Saturday, December 13, 2008

On Business Survival

With all of the recent talk of auto bailouts and Wall Street failures, a big topic around the watercooler has been why some firms survive while others fail. For example, why is Target able to successfully compete against Wal-Mart where Sears and K-Mart have not? Why Honda and Toyota and not GM and Ford? Why is Goldman Sachs still an independent firm but Morgan Stanley is being sold to BOA?

There is one school of thought that the “winner” in any given industry is more of a random occurrence. That is, out of all the big-box retailers started many years ago, one had to emerge as the biggest (Wal-Mart), and a handful of others had to survive to compete. Out of all of the cereals in the world, one had to become the best selling cereal in the US. Out of all of the digital music players to launch, one had to become the brightest star. While there is some reasonable logic behind this, I find the thought a bit disheartening when it comes to the work that you and I do every day for the betterment of our companies. I’d like to think that the sweat I put into my job every day has some tangible effect in the marketplace.

Therefore, I fall into the second school of thought – that managers can and should have a material impact on the survival of the firm. And, it is these decisions above all else, including industry dynamics and macro-economic factors, that have the biggest impact on the survival of the firm. My case in point – Steve Jobs. Apple has had the longest sustained run of value creation for its customers and shareholders than any other company I can think of this decade. And, a lot of that success has to do with the brilliance of its leader. Jack Welch is another great example. GE flourished under his leadership, but has since stumbled under Jeffrey Immelt.

So, does firm survival come down to leadership? I think a lot of it does, and as you know, I am a big proponent of cultivating strong leadership in organizations. However, I don’t think business survival is about a particular style of leadership or public flair. I think it’s about having the clarity of vision to know where you’re going and the fortitude to follow that path no matter what. Unfortunately for “losing” firms, having clarity of the “right” vision is perhaps the most important factor of all.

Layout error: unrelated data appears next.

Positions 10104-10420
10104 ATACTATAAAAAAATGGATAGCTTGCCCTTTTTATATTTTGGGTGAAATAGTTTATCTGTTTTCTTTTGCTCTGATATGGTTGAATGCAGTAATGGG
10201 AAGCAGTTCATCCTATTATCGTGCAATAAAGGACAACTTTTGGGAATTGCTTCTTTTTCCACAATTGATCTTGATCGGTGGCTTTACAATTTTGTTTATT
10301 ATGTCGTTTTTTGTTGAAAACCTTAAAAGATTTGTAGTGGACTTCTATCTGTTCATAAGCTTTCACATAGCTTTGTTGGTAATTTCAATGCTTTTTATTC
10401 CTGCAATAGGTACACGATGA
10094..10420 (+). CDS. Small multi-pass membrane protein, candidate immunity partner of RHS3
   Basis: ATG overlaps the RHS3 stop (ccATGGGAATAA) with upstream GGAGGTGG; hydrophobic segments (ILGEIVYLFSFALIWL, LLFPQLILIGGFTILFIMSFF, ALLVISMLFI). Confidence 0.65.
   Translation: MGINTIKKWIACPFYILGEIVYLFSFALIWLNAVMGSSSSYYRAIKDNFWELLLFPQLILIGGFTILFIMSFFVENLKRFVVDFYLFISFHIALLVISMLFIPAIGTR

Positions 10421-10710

I also think company culture has a lot to do with it. Winning companies must have an enduring mechanism that outlasts any one CEO or generation of employees that sustains success over time. They have to have a superior mechanism that guides decision making, hiring practices, training, promotion, etc. That is culture, and it is critical.

Finally, I think a degree of deliberate conservatism doesn’t hurt. Be the tortoise, Danny. Some firms take big risks and succeed. Others take big risks and fail. We’ve seen this play out recently on Wall Street with the sub-prime mortgages. I often think a firm’s appetite for growth gets in the way of prudent business decisions. I tend to err on the side of Warren Buffet. I can’t think of anyone with a more deliberate and conservative approach to the market.

This topic has been and will continue to be a favorite of mine. I took a great course on it in b-school at Michigan. The professor is now at Duke University’s Fuqua School of Business. For further reading, visit his website at I’d love to hear more from you on the topic.

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